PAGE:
So that we can make sure that the magnitude and severity of AFM is truly understood, we must ensure that all cases of AFM are reported to Center for Disease Control (CDC).
Currently, here’s how a suspected AFM case is reported to the CDC: Physicians are encouraged (but unfortunately, not required) to report cases to their local health departments. These health departments report to the CDC, and the CDC classifies the case as either fitting criteria for AFM, or not fitting criteria for AFM. After the CDC classifies the case, local health departments relay the case status to the physician, who in turn, alerts the family. This is a lengthy process with many levels. We encourage parents to reach out to their local health departments to find out the status of their child’s case, if they haven’t received an update in a timely manner.
In some cases, parents have felt understandably frustrated when a doctor diagnoses their child with AFM, but the CDC classifies the child as “not AFM.” We reached out to the CDC to better understand how they decide to define a specific case as AFM or not. The CDC’s response is as follows:
CDC has case definitions for AFM with specific criteria that we use to classify patients as having a confirmed or probable case of this illness. If a patient does not meet these criteria, they are classified as “not a case” of AFM. Our AFM case definitions provide a set of consistent criteria to help us define and learn more about this rare condition, and they are the basis for our AFM surveillance. A case classification by CDC is not meant to override a doctor’s diagnosis of a patient’s illness, or his or her treatment and rehabilitation plan. Even though some patients may not meet our case definitions, they are still counted in our AFM surveillance and help us understand the full spectrum of illness. We continue to evaluate our case definitions as we learn more about AFM.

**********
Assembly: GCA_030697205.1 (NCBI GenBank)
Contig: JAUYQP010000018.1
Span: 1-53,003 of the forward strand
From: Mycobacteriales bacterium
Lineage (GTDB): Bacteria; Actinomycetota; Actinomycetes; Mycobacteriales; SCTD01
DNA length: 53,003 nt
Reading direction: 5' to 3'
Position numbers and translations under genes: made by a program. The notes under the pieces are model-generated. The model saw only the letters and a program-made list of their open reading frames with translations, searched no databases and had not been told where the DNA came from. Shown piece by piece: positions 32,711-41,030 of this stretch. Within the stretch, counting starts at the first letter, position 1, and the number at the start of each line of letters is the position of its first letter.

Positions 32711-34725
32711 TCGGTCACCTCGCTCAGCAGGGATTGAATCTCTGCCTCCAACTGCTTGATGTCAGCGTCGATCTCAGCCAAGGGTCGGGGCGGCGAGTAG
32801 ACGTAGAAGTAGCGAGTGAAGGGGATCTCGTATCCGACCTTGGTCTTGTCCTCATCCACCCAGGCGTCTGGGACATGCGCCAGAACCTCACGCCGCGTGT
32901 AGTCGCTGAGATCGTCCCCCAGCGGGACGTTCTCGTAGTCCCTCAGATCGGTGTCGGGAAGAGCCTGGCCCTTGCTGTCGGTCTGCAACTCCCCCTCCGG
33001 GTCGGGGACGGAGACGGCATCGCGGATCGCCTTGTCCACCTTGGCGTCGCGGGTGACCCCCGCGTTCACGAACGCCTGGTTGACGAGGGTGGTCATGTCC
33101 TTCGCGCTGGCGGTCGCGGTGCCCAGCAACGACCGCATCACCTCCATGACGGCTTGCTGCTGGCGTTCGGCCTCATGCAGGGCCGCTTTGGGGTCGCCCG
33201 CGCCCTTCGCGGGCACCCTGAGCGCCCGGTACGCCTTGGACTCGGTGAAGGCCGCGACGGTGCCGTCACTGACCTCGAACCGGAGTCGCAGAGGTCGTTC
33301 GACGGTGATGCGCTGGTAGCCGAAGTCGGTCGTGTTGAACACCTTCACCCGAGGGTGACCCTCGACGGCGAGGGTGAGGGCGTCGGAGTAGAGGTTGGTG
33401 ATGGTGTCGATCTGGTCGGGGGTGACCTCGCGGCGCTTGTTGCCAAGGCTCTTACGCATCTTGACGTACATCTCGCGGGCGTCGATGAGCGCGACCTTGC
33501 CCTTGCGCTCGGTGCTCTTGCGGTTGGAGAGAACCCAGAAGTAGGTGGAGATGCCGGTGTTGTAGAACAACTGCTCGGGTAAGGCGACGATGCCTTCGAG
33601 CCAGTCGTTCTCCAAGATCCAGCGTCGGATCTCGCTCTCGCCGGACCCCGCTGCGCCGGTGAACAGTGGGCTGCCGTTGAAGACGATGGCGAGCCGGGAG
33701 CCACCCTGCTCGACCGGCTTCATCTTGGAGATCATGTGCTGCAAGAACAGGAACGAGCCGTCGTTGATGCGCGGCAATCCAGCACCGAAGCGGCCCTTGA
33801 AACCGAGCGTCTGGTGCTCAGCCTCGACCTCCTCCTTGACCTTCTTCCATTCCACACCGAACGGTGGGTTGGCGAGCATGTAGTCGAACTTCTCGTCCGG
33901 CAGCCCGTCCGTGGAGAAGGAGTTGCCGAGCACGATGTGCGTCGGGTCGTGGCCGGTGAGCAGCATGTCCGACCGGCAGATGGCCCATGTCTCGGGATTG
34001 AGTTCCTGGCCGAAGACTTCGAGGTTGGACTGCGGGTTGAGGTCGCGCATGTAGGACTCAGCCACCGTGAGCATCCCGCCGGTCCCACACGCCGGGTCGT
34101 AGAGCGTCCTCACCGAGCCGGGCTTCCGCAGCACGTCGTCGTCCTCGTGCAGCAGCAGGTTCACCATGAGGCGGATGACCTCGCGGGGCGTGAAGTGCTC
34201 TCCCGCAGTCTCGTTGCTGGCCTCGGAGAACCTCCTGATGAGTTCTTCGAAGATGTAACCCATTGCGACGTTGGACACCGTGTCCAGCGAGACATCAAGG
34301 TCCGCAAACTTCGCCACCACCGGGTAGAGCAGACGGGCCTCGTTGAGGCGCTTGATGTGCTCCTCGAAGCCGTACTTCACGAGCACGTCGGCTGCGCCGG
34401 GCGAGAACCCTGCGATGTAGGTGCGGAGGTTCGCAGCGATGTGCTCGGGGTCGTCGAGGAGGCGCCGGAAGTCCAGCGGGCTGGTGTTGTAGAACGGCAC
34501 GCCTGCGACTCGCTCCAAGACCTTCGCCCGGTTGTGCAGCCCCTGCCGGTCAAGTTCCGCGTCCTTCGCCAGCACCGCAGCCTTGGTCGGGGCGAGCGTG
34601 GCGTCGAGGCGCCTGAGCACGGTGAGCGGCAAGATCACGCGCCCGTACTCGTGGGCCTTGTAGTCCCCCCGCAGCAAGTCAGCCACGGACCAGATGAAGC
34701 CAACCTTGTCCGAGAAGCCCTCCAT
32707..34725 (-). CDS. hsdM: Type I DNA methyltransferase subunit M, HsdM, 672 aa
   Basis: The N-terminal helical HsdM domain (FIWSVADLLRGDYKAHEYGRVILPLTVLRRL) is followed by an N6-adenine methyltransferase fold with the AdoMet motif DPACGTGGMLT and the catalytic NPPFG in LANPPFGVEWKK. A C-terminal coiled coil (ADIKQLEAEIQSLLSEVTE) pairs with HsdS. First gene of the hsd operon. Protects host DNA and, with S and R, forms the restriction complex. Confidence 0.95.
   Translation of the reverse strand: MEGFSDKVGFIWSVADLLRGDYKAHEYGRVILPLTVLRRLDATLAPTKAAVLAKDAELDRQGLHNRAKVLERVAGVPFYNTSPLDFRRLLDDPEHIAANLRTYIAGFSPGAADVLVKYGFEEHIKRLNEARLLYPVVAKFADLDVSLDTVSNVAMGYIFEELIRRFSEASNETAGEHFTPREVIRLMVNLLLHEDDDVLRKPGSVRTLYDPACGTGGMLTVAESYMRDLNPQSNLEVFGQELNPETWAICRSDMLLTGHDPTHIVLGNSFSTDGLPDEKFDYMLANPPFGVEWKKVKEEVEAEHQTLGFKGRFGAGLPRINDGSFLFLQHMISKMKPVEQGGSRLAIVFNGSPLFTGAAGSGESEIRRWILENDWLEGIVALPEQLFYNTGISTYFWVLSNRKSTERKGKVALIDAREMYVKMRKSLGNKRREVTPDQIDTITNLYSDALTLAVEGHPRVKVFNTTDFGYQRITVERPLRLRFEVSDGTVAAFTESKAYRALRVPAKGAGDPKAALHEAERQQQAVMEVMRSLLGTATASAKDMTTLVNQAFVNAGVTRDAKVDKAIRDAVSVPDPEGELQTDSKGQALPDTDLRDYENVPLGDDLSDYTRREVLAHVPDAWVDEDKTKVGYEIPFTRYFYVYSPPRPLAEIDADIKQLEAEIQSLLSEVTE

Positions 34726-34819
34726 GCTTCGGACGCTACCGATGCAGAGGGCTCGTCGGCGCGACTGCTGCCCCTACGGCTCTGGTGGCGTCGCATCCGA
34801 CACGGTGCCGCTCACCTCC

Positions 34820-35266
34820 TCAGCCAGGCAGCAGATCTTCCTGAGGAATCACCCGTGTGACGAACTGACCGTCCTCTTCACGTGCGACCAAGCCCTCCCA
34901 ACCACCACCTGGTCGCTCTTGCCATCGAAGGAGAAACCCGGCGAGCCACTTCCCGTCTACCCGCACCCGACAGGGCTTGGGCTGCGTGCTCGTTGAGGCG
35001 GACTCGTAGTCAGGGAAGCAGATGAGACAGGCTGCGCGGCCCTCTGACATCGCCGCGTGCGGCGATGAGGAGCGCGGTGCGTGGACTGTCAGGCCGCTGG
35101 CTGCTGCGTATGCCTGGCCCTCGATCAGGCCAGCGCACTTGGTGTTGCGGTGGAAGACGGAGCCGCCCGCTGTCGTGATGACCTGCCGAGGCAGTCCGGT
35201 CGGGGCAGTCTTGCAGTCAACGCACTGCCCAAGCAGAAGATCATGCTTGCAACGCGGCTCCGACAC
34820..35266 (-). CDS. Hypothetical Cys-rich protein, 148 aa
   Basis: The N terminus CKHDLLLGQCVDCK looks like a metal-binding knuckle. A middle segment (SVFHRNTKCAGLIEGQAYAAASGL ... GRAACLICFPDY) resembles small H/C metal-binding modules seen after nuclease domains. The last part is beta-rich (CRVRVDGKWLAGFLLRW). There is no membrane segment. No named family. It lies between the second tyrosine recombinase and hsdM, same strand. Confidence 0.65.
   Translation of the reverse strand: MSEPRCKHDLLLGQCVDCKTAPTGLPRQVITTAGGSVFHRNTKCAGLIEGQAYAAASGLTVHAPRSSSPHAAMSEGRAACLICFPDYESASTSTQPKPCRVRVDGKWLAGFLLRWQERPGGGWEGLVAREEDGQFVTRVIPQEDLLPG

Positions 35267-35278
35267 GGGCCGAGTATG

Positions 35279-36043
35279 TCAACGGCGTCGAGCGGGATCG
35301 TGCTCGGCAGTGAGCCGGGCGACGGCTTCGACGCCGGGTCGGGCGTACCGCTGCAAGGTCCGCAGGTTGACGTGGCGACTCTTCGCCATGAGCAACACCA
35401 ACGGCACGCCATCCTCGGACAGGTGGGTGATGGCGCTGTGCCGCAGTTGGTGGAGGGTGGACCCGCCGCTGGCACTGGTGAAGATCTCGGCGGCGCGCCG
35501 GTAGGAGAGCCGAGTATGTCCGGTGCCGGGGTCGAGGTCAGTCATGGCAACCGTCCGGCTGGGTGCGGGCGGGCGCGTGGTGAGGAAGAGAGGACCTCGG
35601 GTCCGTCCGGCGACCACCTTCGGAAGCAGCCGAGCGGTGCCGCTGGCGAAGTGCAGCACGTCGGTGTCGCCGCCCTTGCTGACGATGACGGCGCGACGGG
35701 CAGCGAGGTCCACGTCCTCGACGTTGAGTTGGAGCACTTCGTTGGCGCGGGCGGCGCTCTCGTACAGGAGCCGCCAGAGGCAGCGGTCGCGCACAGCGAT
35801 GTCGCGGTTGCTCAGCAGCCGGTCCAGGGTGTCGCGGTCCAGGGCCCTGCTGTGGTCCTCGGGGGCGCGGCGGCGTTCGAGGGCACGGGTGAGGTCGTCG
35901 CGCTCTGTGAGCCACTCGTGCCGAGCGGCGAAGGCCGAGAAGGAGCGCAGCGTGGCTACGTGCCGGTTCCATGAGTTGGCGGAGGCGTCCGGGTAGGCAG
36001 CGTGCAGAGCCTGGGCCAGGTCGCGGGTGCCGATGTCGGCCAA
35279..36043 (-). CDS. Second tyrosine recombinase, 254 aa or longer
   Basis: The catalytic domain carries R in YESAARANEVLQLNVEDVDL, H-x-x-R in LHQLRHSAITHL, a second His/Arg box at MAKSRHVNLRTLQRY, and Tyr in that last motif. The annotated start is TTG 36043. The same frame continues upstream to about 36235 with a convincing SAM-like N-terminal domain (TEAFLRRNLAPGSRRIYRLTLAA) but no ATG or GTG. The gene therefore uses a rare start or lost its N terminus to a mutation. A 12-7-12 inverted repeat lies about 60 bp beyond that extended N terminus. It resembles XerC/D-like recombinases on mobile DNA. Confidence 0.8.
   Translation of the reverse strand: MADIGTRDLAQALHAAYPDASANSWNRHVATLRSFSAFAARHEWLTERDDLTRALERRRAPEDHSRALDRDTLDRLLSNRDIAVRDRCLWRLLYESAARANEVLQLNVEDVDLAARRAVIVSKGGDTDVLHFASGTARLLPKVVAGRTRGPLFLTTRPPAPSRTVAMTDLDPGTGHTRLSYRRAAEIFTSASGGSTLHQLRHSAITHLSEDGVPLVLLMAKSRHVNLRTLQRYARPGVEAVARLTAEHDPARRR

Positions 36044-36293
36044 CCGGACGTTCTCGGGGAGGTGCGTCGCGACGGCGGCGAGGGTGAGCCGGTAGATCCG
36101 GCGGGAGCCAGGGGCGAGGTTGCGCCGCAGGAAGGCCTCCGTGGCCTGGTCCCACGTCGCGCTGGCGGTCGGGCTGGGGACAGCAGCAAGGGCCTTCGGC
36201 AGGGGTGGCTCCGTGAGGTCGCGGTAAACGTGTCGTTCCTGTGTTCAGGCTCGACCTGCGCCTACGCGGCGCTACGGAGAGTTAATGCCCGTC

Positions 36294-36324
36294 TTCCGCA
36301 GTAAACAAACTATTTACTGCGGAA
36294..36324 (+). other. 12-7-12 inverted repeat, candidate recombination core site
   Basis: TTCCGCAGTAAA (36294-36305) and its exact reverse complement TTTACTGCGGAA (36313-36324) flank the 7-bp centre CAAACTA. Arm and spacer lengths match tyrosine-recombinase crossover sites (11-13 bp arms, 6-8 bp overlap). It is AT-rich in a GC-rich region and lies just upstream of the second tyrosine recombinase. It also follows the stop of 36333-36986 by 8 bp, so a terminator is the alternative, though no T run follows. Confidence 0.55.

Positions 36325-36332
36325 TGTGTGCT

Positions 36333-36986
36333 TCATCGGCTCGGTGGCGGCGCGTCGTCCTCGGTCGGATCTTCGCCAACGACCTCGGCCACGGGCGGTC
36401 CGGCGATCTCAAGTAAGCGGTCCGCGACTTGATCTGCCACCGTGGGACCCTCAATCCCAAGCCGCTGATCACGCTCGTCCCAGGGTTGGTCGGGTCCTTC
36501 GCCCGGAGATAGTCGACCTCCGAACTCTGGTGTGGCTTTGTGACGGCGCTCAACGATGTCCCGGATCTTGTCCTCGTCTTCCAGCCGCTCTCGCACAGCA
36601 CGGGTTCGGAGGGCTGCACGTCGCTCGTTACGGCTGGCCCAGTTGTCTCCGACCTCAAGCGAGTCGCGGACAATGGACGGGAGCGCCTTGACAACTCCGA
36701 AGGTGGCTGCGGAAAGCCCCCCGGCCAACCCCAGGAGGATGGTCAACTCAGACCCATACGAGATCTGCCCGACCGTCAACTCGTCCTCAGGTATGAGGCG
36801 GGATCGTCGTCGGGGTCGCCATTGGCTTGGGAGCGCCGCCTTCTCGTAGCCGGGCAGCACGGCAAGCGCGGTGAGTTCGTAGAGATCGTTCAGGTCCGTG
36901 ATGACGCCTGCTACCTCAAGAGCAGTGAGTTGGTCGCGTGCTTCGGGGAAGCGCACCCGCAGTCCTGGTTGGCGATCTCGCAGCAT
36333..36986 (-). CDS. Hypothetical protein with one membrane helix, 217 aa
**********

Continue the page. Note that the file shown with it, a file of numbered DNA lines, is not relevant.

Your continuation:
Generally for disease surveillance, the primary goal is to better understand how often a disease occurs and how it affects a population. For our AFM surveillance, we have the additional challenge of trying to figure out what is causing this condition. In order to do this, we need to make sure our case definitions are ruling out other similar conditions, such as transverse myelitis and Guillain–Barré syndrome. This helps us make sure that we are comparing the patients with the most similar illness for risk factors and possible causes, which gives us the best chance of understanding this condition.
I personally was frustrated when I found out that my son’s case from 2016 was not counted as AFM by the CDC. When we reached out, we realized that they didn’t have the MRI showing the inflammation to the grey matter-- a previous MRI was sent that had been read as normal. The CDC isare currently in the process of updating my son’s case.
We encourage parents to reach out in an attempt to determine their child’s case status. Our goal is for the CDC (and other researchers) to have as much information as possible about all cases of AFM in order to improve diagnosis, treatment and prevention in the future.